Writing clean, isolated and efficient unit test is often a challenge for developers. Efficient test should cover all the possible business scenarios. To create test for covering multiple test scenarios, you need more test data.
For instance, imagine you are writing a test for some Service component. Now if the responsibility of this service is to just collect some data from DAO Layer and pass it on to Business Delegate, life is easy. You can create a mock for DAO using frameworks like http://easymock.org/[EasyMock] and you are done. But that’s not often the case. For testing services with complex business logic, its not sufficient to return dummy data. In this case, we create the expected test data and mock the DAO to return the expected data. If this input seed is a simple object, its few additional lines of code and we are done. But what if the test is dealing with complex data model? Normal practice that I observed amongst developers is some private methods are created deep down the test to generate test data – generateXXX().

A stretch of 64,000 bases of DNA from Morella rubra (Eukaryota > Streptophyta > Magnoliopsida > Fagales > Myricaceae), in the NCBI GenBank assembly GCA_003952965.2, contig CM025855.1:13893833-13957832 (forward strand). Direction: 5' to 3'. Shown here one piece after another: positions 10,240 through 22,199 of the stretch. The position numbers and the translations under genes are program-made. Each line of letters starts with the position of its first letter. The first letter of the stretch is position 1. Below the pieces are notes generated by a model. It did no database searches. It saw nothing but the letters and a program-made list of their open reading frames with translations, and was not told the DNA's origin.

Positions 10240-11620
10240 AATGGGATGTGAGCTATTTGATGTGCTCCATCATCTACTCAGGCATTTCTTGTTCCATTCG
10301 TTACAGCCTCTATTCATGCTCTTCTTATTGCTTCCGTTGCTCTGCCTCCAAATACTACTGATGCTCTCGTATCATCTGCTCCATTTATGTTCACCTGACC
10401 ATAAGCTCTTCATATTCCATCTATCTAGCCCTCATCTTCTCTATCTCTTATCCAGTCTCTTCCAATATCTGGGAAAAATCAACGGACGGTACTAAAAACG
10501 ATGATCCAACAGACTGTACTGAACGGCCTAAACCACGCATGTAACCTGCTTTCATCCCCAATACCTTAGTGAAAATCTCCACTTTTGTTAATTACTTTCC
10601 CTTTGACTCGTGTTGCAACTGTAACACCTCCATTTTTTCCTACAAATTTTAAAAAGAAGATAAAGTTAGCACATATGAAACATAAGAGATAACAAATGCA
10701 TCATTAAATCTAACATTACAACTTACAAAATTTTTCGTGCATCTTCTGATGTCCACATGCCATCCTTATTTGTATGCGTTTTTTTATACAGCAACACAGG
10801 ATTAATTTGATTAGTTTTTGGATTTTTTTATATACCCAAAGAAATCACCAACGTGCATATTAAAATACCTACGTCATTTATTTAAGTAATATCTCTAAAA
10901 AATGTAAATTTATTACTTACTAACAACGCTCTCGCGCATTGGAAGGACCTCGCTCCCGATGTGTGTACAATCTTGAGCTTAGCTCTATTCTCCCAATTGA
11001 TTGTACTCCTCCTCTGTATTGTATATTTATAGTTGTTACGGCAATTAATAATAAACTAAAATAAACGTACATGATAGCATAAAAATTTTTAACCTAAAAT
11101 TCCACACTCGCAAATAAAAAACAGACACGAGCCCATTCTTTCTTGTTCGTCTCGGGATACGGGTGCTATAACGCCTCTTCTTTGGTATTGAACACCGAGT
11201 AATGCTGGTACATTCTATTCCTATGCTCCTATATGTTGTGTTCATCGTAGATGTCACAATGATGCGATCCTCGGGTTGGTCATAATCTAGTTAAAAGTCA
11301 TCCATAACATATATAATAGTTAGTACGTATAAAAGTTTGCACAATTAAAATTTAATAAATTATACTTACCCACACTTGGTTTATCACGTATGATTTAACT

Situation becomes more worse when after few months there are some changes in the domain model. The developer opens the test and the thought to fix the clumsy code can really make him fussy. If he is not religious about unit testing, he might try to fix the test data instead of test and the whole motivation is at stake. Don’t worry. XStream @ Rescue.
http://xstream.codehaus.org/index.html[XStream] is a simple library to serialize objects to XML and back again. It supports de-serialization to nested object structure.
<person> <firstname>Joe</firstname> <lastname>Walnes</lastname> <phone> <code>123</code> <number>1234-456</number> </phone> <fax> <code>123</code> <number>9999-999</number> </fax> </person>
XStream xstream = new XStream(); xstream.alias("personPePerson.class); xstream.alias("phonePhPhoneNumber.class); Person newJoe = (Person)xstream.fromXML(xml);
As you can see, creation of nested objects is extremely easy with XStream. We just need to create aliases for Custom classes to XML elements. That’s the only configuration required to work with XStream. XStream is lightweight, simple and does not support validations. If you need XML to Object conversion with validations and complex business rules, http://commons.apache.org/digester/[Commons Digester] could be the choice.
With this approach you can create a XML for the test scenario and de-serialize in the test. The test would definitely take a bit longer to execute but is more clean, readable and maintainable.